PROJECT DAWN, a well-intentioned but dull play receiving its world premiere at People’s Light & Theatre Company, is heavy with messages but short on drama. Playwright Karen Hartman has clearly done her homework on Philadelphia’s Project Dawn Court, which aims to keep prostitutes out of jail and “off the Ave” through rehabilitation, therapy, and positive reinforcement. But she shows little aptitude for translating the noble goals of the court and the gritty realities of the women it serves into a satisfying evening of theater.
The play unfolds through a series of court sessions, through which we learn about the women enrolled in the program and how they became embroiled in the brutal cycles of sex work and drug addiction. We also gain an understanding of the court’s mission through its compassionate but firm custodians, who are not afraid to mete out both “the hug and the hammer.” Hartman excels at presenting the court’s ecosystem, which is underscored by having the actors who the positions of authority doubling as clients at one point or another. There but for the grace of God go any one of us, this suggests.
What Hartman brings off less well is building any sort of dramatic tension in the proceedings. She spends little time crafting interpersonal relationships between the women, preferring instead to let them monologize about their histories and hardships. She also frequently uses her characters to sermonize. When Noelle, a wet-behind-the-ears legal intern (played by Claire Inie-Richards), considers whether sex work can ever truly be consensual or empowering, the court’s prosecuting attorney Kyla (Yvette Ganier) and public defender Gwen (Antoinette LaVecchia) launch into an elongated treatise on what they consider to be the bogus posturing of sex positivity that sucks up the play’s limited air supply. In moments like this, it is impossible to not feel like you’re being lectured to.
Both the women of the court and the women it serves too often feel like broadly drawn stock characters: the tough-as-nails prosecutor, the worn-down PD, and of course, the hookers with hearts of gold. It is a shame that Hartman never digs deeper. At one point, Kyla states that one-third of women working in law enforcement experienced sexual trauma before entering the profession. This should serve as a fascinating entry point into the backstories of these compelling and complicated women, but Hartman only divulges personal details in fits and starts. We are left knowing very little about the women on either side of the bench.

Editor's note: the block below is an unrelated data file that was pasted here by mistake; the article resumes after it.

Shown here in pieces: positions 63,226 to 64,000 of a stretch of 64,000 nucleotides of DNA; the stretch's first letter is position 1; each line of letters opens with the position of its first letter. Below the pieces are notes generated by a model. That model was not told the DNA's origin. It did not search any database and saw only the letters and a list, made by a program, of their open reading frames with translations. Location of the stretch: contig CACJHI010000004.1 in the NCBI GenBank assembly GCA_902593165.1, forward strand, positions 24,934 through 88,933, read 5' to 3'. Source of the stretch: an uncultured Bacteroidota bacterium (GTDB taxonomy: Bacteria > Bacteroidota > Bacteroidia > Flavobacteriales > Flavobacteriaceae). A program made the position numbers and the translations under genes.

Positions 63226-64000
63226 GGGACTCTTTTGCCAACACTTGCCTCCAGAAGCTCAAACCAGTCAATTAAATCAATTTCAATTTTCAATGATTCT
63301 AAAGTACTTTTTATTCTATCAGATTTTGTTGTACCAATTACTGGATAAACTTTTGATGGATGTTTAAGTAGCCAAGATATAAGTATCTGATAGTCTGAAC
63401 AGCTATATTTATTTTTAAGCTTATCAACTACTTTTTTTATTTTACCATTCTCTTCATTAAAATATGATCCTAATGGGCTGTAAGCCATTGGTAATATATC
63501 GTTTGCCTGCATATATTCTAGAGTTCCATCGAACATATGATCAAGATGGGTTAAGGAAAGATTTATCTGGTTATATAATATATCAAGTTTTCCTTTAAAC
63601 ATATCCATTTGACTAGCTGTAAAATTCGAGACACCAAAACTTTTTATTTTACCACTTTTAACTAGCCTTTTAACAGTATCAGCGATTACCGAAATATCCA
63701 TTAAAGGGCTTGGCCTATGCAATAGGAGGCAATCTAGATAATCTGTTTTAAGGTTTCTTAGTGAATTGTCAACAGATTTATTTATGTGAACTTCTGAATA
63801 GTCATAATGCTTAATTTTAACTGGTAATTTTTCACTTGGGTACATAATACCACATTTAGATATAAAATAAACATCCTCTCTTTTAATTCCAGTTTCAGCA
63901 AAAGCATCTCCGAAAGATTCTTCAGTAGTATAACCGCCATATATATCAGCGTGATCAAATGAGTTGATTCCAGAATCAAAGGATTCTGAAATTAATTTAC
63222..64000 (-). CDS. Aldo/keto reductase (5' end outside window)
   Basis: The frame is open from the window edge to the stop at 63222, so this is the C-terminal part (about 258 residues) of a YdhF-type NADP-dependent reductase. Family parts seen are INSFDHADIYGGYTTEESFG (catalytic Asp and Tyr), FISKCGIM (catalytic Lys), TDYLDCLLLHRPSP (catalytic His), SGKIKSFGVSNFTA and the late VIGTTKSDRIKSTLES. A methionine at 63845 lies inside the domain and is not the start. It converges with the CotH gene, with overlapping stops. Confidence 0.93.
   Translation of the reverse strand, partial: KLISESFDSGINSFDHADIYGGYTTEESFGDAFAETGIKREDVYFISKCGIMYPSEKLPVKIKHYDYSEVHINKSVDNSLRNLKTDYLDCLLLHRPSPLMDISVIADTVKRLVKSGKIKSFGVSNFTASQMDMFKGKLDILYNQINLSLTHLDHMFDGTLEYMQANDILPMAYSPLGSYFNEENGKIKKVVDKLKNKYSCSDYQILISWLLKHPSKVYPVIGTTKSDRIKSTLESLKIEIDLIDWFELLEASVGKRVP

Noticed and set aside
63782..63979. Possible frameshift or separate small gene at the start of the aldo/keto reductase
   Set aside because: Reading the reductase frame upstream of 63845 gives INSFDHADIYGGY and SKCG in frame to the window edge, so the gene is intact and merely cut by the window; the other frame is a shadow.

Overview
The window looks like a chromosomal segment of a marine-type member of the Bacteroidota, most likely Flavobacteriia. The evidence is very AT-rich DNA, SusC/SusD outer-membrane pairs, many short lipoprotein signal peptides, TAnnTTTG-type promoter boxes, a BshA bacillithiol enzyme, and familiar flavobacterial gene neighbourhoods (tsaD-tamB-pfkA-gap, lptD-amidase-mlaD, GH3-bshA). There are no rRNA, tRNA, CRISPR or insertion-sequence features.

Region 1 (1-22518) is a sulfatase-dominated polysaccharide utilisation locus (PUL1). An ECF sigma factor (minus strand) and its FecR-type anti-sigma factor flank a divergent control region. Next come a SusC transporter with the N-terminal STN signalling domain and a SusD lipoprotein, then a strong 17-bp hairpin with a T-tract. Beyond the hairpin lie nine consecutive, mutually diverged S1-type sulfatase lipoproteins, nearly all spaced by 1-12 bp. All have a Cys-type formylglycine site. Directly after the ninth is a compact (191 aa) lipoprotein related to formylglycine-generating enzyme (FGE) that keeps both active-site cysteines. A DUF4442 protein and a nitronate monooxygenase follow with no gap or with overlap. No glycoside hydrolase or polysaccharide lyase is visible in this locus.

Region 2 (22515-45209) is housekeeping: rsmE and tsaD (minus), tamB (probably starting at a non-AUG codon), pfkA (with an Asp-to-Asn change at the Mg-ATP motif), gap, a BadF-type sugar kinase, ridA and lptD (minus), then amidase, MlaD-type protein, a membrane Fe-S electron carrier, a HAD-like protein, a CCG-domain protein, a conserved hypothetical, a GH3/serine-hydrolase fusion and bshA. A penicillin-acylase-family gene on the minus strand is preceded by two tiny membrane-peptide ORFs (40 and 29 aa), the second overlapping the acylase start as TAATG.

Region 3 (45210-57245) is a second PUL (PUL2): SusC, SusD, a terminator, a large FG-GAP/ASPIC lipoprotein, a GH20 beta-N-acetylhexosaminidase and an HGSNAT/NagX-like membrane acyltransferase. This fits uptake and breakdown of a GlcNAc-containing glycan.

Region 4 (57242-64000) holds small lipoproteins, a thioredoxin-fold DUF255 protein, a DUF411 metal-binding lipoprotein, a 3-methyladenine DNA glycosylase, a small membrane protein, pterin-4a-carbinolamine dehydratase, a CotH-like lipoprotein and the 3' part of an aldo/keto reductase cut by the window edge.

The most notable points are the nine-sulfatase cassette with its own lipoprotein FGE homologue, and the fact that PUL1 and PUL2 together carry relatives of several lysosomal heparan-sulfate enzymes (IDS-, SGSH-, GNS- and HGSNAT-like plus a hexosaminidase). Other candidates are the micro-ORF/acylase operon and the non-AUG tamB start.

As is often the case, People’s Light comes through with an impressive physical production. The cast is comprised of company members (Inie-Richards, Melanye Finister), local favorites (Janis Dardaris, Danielle Skraastad), and talented visiting actors (Ganier, LaVecchia, Susanna Guzman). All are excellent, though the fast-rising Inie-Richards—a sensational Vivie in Lantern’s Mrs. Warren’s Profession earlier this season—is particularly heartbreaking as a young woman whose downward spiral resulted from circumstances beyond her control. Set and costume designer Jessica Ford defines the world of the court through her veristic set, and does well in differentiating the women through distinctive articles of clothing that can be quickly donned or shed to signify a change in character. Director Abigail Adams effectively paces the production, and dialect coach Melanie Julian deserves mention for the broad spectrum of convincing Philadelphia accents on display.
Yet all these polished parts cannot fix the problem at the center of PROJECT DAWN: it lacks a compelling narrative structure and characters we can really get to know.
[People’s Light & Theatre Company, 39 Conestoga Road, Malvern]; June 7-July 9, 2017; peopleslights.org.